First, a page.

One question remains, how do we save any of the projects that I looked at that are already drowning under their mountains of technical debt? There’s no easy solution to this question - often cancelling the project may be the best answer. However, where that’s not feasible then hare’s some ideas that I’d like to explore further:
  • Strip out existing complexity - find the main areas of the project that are too complex and thus have high defect rates and which are difficult to maintain. Remove features and complexity from them until they become simple enough to fix and refactor. While this might not be popular with the business, a product that works and that can be maintained and enhanced is much better than one packed with features but which is non-functional and costs a fortune to maintain.
  • Move beyond exiting architecture - accept that what went before is perhaps beyond saving. Start out with a new architectural straw-man that avoids fancy frameworks and is proven scalable, reliable and performant. Build all new functionality against this architecture and gradually migrate existing functionality to it. Prove the architecture and refactor for EVERY feature.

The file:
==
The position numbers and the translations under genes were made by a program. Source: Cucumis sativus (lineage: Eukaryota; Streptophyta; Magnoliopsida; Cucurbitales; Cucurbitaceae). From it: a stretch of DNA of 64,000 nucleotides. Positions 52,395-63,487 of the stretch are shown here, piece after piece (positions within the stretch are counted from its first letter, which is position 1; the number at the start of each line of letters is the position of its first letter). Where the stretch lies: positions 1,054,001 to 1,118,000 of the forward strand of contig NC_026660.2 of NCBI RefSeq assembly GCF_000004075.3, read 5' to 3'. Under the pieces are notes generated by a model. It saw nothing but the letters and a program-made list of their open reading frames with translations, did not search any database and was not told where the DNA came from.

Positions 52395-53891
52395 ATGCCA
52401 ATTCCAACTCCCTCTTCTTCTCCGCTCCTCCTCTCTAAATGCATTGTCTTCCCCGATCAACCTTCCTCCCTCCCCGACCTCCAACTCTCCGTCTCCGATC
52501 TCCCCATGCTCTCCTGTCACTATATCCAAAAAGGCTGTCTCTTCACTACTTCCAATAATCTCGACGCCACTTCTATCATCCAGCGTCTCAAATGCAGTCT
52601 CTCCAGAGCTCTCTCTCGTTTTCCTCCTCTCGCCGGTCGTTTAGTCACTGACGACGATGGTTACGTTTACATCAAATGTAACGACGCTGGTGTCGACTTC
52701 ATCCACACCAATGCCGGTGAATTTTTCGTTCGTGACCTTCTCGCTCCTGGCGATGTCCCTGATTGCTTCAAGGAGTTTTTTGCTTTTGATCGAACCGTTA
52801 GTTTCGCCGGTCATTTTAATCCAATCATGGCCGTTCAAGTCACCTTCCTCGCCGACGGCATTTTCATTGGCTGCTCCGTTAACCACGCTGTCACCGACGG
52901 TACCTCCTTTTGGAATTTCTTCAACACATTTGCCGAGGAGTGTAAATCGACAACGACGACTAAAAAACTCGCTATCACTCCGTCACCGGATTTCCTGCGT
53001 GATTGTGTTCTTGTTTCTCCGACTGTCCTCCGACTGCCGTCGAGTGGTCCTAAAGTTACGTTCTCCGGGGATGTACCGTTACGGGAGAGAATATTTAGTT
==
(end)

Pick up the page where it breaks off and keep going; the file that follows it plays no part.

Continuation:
• Write-off all existing technical debt. NEVER let technical debt build up again
  • Re-prioritise - work with the Product Owner to re-prioritise the backlog to focus on building the broadest set of essential features first from now on rather than trying to add every bell and whistle from the start.
  • Shoot any developer on the team who still thinks that building re-usable frameworks was a good idea - seriously!